What is QE3? What is the Fed doing? How will QE3 affect the housing market or mortgage interest rates?
Lets start with the basics and explain what QE is. QE stands for Quantitative Easing. It is a tool used by the Federal Reserve Bank when their traditional monetary tools are ineffective or have been exhausted. When the Fed engages in QE they purchase financial assets from banks. The goal of QE is to put a specific amount of money on the balance sheets of banks, more specifically around a certain asset. Why is the Fed doing this? The Fed has already brought their target rate down to Zero by purchasing large quantities of treasuries. With a target rate of zero already in place the Fed needs to step outside the box of traditional monetary policy in order to inject money into the system.
How is QE3 different from QE1, QE2 and Operation Twist? With the previous quantitative easing the Fed had a predetermined amount of money that they were going to inject into the system (700billion, etc). The best way to put this into perspective would be to compare it to a doctor shocking the heart of a patient to get it beating again. Typically QE is a large sum of money that has been predetermined and is injected into the economy over a specified period of time (3 months, 6 months, etc). What is unique with QE3 is that it is open ended. The Fed said that they will be buying $40 Billion in MBS (Mortgage Backed Securities) each month until they see employment numbers return. Again the best way to explain this is it is similar to a doctor giving you medication until they see the symptoms of your illness go away.
Will QE3 have an affect on mortgage prices or the housing market? It is difficult to say. The HOPE behind QE3 is that it will push interest rates lower for mortgages and therefore help spur the housing market further. How or why would this work? If the government purchases Mortgage Back Securities the idea is that prices of the average MBS will rise. This in theory will encourage banks to lend more money so they can package the mortgages and sell them making quicker profits. The banks will say “hey we need more loans to sell off and we have all this cash, lets lower rates to make more loans.”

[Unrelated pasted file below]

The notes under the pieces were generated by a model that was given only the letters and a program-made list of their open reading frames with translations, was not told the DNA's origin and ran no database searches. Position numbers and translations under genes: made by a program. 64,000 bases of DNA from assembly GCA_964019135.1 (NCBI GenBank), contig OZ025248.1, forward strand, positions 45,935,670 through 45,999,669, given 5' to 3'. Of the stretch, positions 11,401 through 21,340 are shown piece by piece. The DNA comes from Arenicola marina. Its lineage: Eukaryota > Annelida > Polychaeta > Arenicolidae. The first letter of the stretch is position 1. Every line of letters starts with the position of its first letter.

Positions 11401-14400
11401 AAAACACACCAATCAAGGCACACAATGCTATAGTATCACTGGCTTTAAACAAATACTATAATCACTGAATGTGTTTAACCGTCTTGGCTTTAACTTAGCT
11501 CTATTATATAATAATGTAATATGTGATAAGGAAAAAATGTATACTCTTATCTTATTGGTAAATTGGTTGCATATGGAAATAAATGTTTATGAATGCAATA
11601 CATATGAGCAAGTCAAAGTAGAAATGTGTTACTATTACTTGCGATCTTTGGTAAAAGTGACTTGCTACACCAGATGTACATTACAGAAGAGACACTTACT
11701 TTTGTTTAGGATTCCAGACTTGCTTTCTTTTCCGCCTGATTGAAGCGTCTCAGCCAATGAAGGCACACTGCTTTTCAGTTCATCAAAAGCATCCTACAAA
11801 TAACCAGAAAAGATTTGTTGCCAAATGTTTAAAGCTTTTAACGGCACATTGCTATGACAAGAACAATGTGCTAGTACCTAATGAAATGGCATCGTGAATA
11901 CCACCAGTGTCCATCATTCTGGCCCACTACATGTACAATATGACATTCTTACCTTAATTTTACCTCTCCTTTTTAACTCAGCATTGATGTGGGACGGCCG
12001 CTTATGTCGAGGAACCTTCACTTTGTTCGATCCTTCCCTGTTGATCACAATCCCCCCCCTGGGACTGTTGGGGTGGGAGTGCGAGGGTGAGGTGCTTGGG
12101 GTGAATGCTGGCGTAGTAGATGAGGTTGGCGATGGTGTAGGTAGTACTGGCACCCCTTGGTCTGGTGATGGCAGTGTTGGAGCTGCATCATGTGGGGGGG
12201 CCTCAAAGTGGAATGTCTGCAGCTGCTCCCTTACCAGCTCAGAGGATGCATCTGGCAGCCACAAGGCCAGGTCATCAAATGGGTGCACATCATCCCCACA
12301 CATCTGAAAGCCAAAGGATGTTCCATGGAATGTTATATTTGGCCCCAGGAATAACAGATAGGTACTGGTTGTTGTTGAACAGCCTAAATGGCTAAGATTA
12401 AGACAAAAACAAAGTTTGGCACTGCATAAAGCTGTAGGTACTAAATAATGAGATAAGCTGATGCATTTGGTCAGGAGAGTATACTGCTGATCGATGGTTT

Problem #1: There is no one telling the banks to loan lower or to loan more. The basic forces of supply and demand may encourage them to but there is no definite answer.
Problem #2: The underwriting departments of many banks are currently backlogged. Lender let much of their underwriting staff go and shrunk the size of their mortgage departments during the recession. If the banks cannot handle the increased business then they simply cannot increase their output of lending unless they hire more staff. The question is will the minor increase in profits from QE3 be enough to encourage banks to hire more staff? We don’t know, we will have to wait and see.
Problem & Benefit: The Fed has said that QE3 has no deadline. They said they will continue QE3 until they see improvement in the economy, specially in jobs numbers. If you’re a lender and you need to hire increased staff to handle the increased business from QE3 you’re going to be hesitant to do so because you don’t know how long the Fed will continue with the program. While you can look at economic forecasts and estimate you still don’t have a definitive answer.
Will mortgage rates go lower because of QE3: The answer to this is clearly dependent on how the above problems I posed work themselves out. There have been a few different estimates. Currently 30yr fixed conventional mortgages are hovering around 3.8% APR. Some analysts have said that we could see mortgage rates drop to 3.5% while other see them going even lower to just above 3%. We saw results from Operation Twist push interest rates down roughly half a percent. No matter what it is that we will see, it will definitely happen slowly over time as the money (40 billion a month) is being injected into the economy slowly, over a period of time.